"The Annie effect" as both biographers described it, softened Sagan. He became a more attentive son to his elderly parents in their final years, a more thoughtful and understanding friend, and eventually an attentive father to two small children, a daughter and a son, in marked contrast to his strained relationships with his grown sons. Those sons, and even Margulies, praise Druyan for her humanizing influence on Sagan.
Sidebar 2: The Cannabis Question
What's an author to do? You set out to write a biography about a public figure you admire, one whose allegiance to truth was legendary. You may have heard rumblings about marijuana, but it probably isn't anything worth mentioning. Then you open a closet, and out jumps a skeleton, smoking a joint and smiling. For twenty years, his name was "Mr. X." Now it's Carl Sagan, and you have to discuss it. No excuses allowed -- Sagan would never have permitted it.
You have only one choice: lay out the truth straightforwardly. Sagan may have rationalized to himself about the benefits of marijuana, but you can't rationalize to your readers. You know that in the end, your work -- just as Sagan's -- speaks for itself.
Among other e-mail queries, we posed The Cannabis Question to both Davidson and Poundstone, raising the issue of sensationalism and asking whether the revelation might negatively influence the readers' view of Sagan's intellectual integrity. This is how they answered.
Davidson: "Carl was a titanic figure of our time, a man who inspired millions -- including me; I became a science writer in part because of his writings. Carl also showed great courage in the face of an immense evil, the American and Soviet nuclear weapons establishments, at a time -- the 1980s -- when all too many powerful people stayed silent. Consequently, I am sure that people will put his marijuana use in the proper perspective. Rightly or wrongly, he felt it was an important source of inspiration and creative insight. And Winston Churchill's love of drink does not diminish HIS accomplishments by one iota."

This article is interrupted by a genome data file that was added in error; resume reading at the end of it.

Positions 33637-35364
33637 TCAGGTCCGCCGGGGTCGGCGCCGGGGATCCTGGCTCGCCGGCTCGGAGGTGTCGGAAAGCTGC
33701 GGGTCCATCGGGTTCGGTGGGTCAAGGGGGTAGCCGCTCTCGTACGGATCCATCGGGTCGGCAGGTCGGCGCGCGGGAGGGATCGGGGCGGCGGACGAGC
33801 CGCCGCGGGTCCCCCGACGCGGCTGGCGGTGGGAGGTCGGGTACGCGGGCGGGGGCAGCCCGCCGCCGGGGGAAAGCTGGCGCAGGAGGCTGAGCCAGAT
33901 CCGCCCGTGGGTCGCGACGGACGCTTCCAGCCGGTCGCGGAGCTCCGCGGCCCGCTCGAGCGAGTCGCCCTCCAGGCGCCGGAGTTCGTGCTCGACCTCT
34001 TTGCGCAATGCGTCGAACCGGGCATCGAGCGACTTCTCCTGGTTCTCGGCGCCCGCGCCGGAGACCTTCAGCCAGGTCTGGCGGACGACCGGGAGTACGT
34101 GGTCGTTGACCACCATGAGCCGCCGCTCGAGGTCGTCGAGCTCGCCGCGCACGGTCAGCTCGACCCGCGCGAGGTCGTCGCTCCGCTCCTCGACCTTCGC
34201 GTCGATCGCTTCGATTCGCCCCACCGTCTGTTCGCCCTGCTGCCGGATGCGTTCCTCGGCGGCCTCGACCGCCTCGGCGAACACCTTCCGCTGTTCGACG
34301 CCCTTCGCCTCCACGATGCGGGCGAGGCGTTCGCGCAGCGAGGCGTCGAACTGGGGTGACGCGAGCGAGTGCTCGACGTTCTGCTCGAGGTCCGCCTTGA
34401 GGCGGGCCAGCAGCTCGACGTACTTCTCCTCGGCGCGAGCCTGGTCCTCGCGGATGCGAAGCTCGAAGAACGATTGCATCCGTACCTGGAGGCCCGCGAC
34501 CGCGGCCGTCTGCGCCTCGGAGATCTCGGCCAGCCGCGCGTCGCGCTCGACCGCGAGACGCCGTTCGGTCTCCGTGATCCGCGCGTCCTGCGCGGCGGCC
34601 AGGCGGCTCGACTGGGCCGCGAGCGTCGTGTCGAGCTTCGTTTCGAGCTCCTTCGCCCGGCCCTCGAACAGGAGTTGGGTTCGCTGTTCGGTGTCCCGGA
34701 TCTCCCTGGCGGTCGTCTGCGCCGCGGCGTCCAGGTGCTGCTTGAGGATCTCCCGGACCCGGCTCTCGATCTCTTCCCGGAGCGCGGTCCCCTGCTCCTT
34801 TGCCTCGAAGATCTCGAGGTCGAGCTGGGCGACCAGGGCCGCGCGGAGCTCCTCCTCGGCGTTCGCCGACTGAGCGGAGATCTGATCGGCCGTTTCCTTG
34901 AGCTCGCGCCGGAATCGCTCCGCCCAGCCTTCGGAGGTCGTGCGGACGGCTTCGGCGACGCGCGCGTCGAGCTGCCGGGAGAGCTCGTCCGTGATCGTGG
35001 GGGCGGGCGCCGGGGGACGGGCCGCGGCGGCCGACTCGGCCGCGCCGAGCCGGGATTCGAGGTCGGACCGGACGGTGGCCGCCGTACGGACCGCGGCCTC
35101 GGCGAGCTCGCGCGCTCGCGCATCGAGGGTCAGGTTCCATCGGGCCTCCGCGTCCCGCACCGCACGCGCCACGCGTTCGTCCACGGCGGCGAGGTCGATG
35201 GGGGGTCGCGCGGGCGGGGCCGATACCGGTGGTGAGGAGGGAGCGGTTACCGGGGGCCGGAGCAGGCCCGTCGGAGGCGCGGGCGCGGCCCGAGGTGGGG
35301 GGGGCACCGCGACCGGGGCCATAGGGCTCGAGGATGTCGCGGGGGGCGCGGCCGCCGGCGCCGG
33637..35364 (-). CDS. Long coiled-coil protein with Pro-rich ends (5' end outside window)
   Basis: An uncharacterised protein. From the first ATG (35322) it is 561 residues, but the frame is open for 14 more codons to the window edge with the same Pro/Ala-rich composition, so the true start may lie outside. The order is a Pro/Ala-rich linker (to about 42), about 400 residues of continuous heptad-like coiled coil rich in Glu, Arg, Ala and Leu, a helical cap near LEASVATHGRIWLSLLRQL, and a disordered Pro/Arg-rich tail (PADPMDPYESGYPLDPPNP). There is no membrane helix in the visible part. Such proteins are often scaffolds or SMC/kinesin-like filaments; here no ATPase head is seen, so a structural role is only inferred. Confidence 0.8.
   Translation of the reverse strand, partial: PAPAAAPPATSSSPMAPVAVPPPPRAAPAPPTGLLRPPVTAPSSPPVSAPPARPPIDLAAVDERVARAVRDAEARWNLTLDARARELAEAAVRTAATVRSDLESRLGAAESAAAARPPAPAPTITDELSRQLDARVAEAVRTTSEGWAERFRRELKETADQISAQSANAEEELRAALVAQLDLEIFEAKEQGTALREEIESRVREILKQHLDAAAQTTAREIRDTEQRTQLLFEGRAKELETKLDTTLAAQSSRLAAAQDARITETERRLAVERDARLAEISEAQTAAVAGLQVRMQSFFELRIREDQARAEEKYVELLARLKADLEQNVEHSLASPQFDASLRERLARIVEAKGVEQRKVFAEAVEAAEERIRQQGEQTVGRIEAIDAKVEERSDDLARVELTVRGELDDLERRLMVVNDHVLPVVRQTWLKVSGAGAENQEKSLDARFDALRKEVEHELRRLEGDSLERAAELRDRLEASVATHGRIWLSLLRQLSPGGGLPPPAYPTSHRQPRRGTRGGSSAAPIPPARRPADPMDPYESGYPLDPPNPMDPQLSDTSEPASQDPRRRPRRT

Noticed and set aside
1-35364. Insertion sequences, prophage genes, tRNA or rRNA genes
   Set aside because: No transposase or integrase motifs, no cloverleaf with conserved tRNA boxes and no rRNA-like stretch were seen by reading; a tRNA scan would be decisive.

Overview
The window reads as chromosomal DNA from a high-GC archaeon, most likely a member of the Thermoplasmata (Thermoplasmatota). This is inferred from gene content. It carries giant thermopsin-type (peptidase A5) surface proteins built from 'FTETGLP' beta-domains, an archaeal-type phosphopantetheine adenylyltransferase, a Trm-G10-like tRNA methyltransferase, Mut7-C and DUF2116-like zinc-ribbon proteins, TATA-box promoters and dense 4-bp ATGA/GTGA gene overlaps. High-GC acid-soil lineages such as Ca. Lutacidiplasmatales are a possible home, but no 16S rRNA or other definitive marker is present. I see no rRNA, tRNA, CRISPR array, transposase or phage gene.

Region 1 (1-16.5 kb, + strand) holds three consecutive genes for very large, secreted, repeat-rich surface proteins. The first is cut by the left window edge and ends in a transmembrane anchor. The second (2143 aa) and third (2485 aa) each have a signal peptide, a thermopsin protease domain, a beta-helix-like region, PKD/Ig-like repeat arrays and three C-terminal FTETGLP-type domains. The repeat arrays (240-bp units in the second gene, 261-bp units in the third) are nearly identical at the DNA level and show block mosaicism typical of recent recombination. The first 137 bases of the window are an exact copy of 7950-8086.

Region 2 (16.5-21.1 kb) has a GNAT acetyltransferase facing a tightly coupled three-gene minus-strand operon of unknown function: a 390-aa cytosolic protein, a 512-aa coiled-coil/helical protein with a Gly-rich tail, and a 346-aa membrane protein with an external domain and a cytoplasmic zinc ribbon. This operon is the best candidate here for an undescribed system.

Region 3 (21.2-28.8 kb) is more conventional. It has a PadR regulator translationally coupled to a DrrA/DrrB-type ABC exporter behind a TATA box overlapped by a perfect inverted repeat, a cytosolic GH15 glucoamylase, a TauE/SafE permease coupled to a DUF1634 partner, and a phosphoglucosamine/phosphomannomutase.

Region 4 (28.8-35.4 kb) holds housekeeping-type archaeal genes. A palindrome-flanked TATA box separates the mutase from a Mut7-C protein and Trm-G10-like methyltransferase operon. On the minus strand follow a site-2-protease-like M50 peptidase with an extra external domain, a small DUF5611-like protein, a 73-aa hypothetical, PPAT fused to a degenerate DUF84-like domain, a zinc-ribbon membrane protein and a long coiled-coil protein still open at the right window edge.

Poundstone: "I never considered 'censoring' or downplaying the marijuana issue. It seems to me that a serious biography has to include something like that. Sagan's use of the drug was a significant part of his private life. Anne Druyan (Sagan's wife, who read the manuscript and had no objection to including the 'Mr. X' material) said that marijuana was like a 'sacrament' to Carl. It wasn't something that he was ashamed of, and I imagine he intended the 'Mr. X' account to come out eventually. Sagan's example as marijuana user turned ought to be particularly influential to his friend, Dr. Lester Grinspoon, who is now perhaps the foremost proponent of the drug's legalization. So cannabis is part of Sagan story, and by no means just at the level of personal trivia.
"That said, I was aware that a so-called sensational angle can skew the reception of a book. I discussed these concerns with Druyan, Grinspoon, and my publishers. I think Henry Holt and Co. has handled it quite well.... Whether you approve of the drug or not, I think the discussion of Sagan's experiences makes a lot more sense when you can encounter it in the context of what else was going on in Carl's life.
"For the record, I don't think it affects Sagan's 'intellectual integrity' one bit. I once wrote a book about mathematician John von Neumann, who was said to down a pint of rye whiskey at a sitting, before climbing into his car. No one says von Neumann's theorems can't be trusted."